Open Access Repository

Not all systematic reviews are created equal: Considerations for appraisal

Downloads

Downloads per month over past year

Schlosser, RW, Wendt, O and Sigafoos, J 2007 , 'Not all systematic reviews are created equal: Considerations for appraisal' , Evidence-based Communication Assessment and Intervention, vol. 1, no. 3 , pp. 138-150 , doi: 10.1080/17489530701560831.

[img] PDF
4467.pdf | Request a copy
Full text restricted
Available under University of Tasmania Standard License.

Abstract

Systematic reviews can be a tremendous asset in the implementation of evidence-based practice, because they minimize
some of the most-documented barriers to evidence-based practice. For example, by reading systematic reviews, clinicians
may save time that would otherwise be dedicated to locating and appraising individual studies. Further, clinicians can rely
on someone else’s reviewing expertise, which reduces the knowledge and skill burden otherwise imposed on them.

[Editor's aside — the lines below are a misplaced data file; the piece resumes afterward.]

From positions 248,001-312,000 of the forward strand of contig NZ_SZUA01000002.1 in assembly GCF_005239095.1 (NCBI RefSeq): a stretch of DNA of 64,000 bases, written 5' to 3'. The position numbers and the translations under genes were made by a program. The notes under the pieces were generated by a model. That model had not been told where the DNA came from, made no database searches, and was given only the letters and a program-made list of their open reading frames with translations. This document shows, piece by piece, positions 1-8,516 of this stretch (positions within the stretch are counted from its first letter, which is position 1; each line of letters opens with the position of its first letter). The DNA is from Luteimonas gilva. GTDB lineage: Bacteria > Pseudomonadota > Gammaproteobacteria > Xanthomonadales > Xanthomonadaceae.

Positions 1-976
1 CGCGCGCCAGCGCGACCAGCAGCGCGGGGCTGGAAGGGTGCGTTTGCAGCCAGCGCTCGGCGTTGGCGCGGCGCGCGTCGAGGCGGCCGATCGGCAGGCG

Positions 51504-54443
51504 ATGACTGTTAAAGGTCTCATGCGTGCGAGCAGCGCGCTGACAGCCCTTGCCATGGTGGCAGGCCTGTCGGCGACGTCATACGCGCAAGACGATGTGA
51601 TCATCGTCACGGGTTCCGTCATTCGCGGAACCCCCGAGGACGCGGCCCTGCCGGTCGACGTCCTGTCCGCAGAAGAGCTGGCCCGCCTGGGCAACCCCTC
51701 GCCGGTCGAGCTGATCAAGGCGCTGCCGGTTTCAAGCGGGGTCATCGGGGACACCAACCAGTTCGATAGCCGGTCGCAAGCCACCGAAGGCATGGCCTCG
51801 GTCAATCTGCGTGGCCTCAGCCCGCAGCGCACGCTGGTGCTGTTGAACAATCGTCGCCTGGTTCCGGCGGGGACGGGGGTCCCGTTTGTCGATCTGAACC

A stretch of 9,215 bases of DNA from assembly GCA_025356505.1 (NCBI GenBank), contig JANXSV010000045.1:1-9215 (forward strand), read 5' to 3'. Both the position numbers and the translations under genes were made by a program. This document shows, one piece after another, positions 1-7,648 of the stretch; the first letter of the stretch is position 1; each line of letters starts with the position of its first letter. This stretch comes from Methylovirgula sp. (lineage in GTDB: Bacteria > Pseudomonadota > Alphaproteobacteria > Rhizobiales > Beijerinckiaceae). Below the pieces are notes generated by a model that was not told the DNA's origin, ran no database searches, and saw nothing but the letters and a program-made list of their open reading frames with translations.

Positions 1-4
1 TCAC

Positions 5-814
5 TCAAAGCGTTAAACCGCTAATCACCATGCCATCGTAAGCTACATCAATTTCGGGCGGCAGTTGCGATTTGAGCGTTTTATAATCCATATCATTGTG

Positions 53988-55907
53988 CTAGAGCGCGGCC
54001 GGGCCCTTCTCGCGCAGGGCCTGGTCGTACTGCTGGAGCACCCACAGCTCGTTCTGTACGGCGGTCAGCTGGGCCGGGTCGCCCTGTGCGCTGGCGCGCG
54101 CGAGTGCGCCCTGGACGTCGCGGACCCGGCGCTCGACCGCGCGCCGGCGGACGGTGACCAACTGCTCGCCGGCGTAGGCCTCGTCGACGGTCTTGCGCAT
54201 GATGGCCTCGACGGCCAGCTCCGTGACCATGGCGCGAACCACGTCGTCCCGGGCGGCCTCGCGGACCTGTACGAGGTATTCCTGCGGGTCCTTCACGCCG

However, empirical studies have repeatedly demonstrated that there is great variability in the quality of systematic reviews.
Thus, in order to harness their potential, it is imperative that clinicians distinguish high-quality systematic reviews from those
of low quality. In this paper, we aim to discuss considerations for appraising the quality of systematic reviews.

Item Type: Article
Authors/Creators:Schlosser, RW and Wendt, O and Sigafoos, J
Journal or Publication Title: Evidence-based Communication Assessment and Intervention
Publisher: Informa Healthcare
ISSN: 1748-9539
DOI / ID Number: 10.1080/17489530701560831
Additional Information:

The definitive version is available online at
http://www.informaworld.com/smpp/content?

Item Statistics: View statistics for this item

Actions (login required)

Item Control Page Item Control Page
TOP